The sports ministers of five European countries have today (May 31) given broadcasters in their respective markets the hurry-up with regard to securing rights for this year’s FIFA Women’s World Cup.

Currently, rights for soccer's top-tier women’s national teams tournament remain unsold in Germany, Spain, France, Italy, and the UK, among others. The competition begins in less than two months, running between July 20 and August 20 in Australia and New Zealand.

Now, the ministers responsible for sport in the five European markets have signed a joint letter saying that “media coverage of the Women’s World Cup will be instrumental in raising the profile of women’s sport in our European countries.”

They have said: “We … have acknowledged with concern that until now, no television rights have been attributed for the matches broadcasting in our countries.

“We recognize the legitimate interests and limited financial resources of both rightsholders and independent broadcasters, all of which require a viable funding model. We also recognize the specific organizational challenges that may affect the 'market value' of European TV broadcasters' rights (airtime and duration)."

Given the tournament's location, the time difference means most World Cup games are likely to take place during the European night or early morning.

"Nonetheless, we are convinced that media coverage of the Women's World Cup will be instrumental in raising the profile of women's sport in our European countries [and] around the world. Media attention on women's sport has had a significant impact on the development of women's and girls' sporting activities.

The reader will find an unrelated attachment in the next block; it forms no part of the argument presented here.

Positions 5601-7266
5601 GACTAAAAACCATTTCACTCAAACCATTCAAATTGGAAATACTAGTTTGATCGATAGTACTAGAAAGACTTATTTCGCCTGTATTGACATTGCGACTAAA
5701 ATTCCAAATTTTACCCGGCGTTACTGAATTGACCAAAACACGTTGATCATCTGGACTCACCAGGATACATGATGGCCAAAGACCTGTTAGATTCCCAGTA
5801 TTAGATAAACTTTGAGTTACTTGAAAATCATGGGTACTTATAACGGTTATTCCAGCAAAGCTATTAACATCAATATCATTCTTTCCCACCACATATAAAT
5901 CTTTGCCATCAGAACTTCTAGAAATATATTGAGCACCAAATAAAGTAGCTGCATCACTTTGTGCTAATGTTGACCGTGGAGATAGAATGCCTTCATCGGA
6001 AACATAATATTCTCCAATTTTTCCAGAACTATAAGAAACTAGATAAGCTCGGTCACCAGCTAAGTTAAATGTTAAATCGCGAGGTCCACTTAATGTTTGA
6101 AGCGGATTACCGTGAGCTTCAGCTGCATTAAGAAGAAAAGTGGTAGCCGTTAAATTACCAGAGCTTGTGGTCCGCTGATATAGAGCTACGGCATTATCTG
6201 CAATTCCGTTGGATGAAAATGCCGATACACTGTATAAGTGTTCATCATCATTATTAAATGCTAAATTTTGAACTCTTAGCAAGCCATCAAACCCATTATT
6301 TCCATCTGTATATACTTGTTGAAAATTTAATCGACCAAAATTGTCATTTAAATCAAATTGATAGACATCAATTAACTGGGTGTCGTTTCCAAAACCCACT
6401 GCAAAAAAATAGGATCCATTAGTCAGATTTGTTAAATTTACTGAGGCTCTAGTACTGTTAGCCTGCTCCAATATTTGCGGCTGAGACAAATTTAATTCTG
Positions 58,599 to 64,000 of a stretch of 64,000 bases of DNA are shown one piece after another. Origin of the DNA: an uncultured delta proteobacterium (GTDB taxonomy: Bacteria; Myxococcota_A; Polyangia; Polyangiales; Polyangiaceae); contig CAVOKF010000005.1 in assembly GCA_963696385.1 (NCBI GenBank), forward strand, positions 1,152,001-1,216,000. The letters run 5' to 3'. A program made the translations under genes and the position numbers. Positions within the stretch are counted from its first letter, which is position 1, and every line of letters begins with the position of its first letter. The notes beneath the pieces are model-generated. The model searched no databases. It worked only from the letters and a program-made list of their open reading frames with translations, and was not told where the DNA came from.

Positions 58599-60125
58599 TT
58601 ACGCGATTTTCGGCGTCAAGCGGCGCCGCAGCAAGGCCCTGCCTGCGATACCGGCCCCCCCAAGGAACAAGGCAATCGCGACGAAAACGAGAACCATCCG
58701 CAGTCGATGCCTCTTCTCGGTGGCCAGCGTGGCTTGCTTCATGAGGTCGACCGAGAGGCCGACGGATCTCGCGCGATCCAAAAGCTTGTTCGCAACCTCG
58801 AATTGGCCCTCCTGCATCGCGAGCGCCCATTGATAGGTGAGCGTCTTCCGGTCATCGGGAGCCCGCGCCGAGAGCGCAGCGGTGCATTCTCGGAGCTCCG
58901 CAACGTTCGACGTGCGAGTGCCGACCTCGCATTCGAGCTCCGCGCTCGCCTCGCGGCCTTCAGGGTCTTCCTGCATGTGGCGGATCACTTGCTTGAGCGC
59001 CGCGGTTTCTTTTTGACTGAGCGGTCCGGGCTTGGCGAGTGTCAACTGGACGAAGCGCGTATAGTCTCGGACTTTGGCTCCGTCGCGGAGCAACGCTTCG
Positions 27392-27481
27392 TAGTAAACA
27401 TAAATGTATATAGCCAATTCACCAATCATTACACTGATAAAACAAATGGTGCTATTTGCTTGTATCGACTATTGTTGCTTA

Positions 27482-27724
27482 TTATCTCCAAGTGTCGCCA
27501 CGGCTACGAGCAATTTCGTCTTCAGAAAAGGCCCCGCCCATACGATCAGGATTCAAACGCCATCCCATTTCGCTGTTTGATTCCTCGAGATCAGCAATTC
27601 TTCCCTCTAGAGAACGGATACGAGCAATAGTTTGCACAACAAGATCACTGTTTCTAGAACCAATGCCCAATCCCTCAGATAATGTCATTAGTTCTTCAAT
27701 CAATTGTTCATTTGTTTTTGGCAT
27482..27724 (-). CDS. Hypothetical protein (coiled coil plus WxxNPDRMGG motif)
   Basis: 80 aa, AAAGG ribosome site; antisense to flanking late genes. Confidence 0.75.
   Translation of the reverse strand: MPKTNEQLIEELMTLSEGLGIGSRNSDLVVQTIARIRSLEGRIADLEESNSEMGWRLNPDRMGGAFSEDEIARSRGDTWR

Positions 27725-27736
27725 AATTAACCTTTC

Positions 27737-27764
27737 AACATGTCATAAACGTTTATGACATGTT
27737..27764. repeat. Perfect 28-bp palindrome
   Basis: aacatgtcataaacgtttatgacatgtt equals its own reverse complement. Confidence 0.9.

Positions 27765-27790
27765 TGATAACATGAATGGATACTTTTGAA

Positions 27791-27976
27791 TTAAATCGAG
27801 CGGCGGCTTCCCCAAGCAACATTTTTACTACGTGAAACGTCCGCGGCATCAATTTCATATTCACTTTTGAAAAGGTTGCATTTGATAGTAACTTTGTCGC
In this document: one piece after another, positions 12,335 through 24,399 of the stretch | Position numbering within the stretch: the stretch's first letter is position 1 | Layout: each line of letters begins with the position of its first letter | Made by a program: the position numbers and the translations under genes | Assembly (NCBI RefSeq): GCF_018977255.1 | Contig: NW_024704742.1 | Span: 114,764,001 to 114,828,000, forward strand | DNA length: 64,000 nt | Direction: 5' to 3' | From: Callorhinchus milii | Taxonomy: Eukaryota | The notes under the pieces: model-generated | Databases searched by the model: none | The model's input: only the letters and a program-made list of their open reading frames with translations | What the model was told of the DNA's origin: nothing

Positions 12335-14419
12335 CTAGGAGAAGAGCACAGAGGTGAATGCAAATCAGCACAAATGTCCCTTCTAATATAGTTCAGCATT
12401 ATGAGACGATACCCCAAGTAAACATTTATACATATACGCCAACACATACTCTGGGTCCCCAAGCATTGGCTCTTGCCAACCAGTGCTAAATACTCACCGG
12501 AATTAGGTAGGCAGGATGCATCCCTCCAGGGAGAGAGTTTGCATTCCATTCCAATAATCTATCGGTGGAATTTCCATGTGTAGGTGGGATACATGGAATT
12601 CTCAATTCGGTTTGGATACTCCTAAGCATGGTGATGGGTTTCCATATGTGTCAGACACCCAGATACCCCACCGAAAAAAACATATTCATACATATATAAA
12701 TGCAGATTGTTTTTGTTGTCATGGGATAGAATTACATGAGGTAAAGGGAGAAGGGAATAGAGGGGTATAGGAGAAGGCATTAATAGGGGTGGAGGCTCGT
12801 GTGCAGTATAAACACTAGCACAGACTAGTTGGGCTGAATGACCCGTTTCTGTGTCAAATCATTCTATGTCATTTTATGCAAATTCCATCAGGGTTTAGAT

“Due to the enormous appeal of the FIFA Women's World Cup and its sporting and social impact, we feel it is our responsibility to call on everyone involved to reach an agreement quickly. These decisions must be made by [soccer's global governing body] FIFA and the TV stations themselves.”

The letter adds that “talks are already taking place and we are sure that FIFA and independent broadcasters will work together to find ways and means to give this competition an appropriate stage.”

Earlier this month, FIFA president Gianni Infantino said the financial offers made by media outlets from the above five territories were “disappointing” and “simply not acceptable.”

He even threatened that “should the offers continue not to be fair, we will be forced not to broadcast the FIFA Women’s World Cup into the big five European countries."

Infantino said broadcasters in those nations had only offered $1 million to $10 million for the rights to show the upcoming edition of the women's tournament compared to $100 million to $200 million for rights to last year’s men’s World Cup in Qatar.

While Infantino did not specify which networks had submitted the offers, rights for the 2019 Women’s World Cup in France were held by the BBC (UK), TF1 and Canal Plus (France), Sky Italia (Italy), DAZN, ARD, and ZDF (Germany), and Mediapro (Spain).

The letter has been signed by Germany’s federal minister of the interior and homeland Nancy Faeser, Spain's minister for culture and sport Miguel Octavi Iceta i Llorens; France's minister for sport and the Olympics Amelie Oudea-Castera, Italy’s minister of sport and youth Andrea Abodi, and the UK's minister for culture, media, and sport Lucy Frazer.

For the 2019 edition, FIFA secured around $300 million in TV rights revenue, while the men’s competition last year generated just under $3 billion.

Last October, FIFA’s chief business officer Romy Gai said that the organization had rejected multiple bids from European broadcasters for tournament rights, for being too low.

For the 2023 event, domestic rights have been secured by Optus in Australia and by Sky NZ in New Zealand, while deals have also been struck in the Netherlands, Poland, the Nordics, and the US.

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